Water has been in the news a lot lately, from California’s historic megadrought, to this month’s five-year anniversary of the Macondo Deepwater Horizon oil spill. Not all of it is grim, however. Boyan Slat, a 20-year-old Dutch engineering student, has designed a passive filtration system for the ocean’s garbage patches which, he says, can clear hundreds of millions of pounds of plastic from the ocean over the next 10 years while minimally impacting the wildlife population.
Three students at UC San Diego have taken inspiration from a struggle that most college students face: loud dorm rooms and group houses that seem designed to distract them from their studies.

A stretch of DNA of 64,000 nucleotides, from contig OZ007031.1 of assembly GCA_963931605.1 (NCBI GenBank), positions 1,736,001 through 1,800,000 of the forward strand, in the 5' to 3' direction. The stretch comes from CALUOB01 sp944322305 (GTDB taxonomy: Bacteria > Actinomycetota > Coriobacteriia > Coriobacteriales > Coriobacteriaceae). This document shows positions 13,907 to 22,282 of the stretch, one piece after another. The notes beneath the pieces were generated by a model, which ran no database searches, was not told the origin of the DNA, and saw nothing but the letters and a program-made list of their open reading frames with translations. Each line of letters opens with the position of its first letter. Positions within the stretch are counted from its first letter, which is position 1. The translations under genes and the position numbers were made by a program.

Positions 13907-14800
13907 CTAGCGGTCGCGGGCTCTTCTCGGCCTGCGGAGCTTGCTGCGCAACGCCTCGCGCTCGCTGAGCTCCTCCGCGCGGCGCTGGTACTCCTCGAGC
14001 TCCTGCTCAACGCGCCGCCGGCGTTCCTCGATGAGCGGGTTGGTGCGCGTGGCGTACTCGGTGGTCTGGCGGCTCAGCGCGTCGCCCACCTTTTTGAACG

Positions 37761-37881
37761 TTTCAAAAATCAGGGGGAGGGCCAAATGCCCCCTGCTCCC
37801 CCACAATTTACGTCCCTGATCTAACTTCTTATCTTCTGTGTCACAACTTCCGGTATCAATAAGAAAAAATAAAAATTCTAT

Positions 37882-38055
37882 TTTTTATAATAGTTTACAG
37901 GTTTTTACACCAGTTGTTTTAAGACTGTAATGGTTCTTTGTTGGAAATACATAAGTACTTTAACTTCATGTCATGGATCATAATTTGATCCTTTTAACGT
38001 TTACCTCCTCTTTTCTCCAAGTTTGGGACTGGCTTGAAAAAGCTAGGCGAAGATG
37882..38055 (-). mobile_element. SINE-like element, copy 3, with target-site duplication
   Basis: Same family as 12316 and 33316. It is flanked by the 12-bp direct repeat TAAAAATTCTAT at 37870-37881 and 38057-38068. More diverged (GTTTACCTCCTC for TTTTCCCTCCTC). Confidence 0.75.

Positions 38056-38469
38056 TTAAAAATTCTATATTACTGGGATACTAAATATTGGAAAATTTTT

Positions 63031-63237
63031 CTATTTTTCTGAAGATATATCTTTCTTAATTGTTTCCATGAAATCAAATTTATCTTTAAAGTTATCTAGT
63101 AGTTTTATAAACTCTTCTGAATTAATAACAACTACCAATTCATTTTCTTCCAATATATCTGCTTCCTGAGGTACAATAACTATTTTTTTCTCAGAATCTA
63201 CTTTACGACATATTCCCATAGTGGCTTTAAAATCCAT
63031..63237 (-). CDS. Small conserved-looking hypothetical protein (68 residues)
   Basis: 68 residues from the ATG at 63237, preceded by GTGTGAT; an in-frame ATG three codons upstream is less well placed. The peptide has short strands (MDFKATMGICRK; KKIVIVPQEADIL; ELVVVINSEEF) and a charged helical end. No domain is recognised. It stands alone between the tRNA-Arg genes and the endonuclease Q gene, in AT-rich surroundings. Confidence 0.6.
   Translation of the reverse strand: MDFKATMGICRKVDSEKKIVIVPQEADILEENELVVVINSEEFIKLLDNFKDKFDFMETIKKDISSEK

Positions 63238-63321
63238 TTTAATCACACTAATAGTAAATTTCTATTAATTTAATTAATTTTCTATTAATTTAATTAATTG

The future of making things will be dramatically different than today’s, driven by disruption in the way we live, work, communicate, and produce and consume products. Already, products are coming to market in new ways – and that trend is accelerating.
This month, the Institute for Leadership Education in Engineering (ILead) at the University of Toronto concluded a six-month engineering contest simply called The Game. The Game is a mysterious competition with the goal of “changing the world,” though its missions are not revealed until after the contestants are chosen and their teams are formed. Over the competition’s long course, student contestants receive mentorship and leadership training while developing a large-scale social project that they hope will create positive change.
The run-up to summer is a huge time for some big competitions. Check out this month’s list of prizes and deadlines!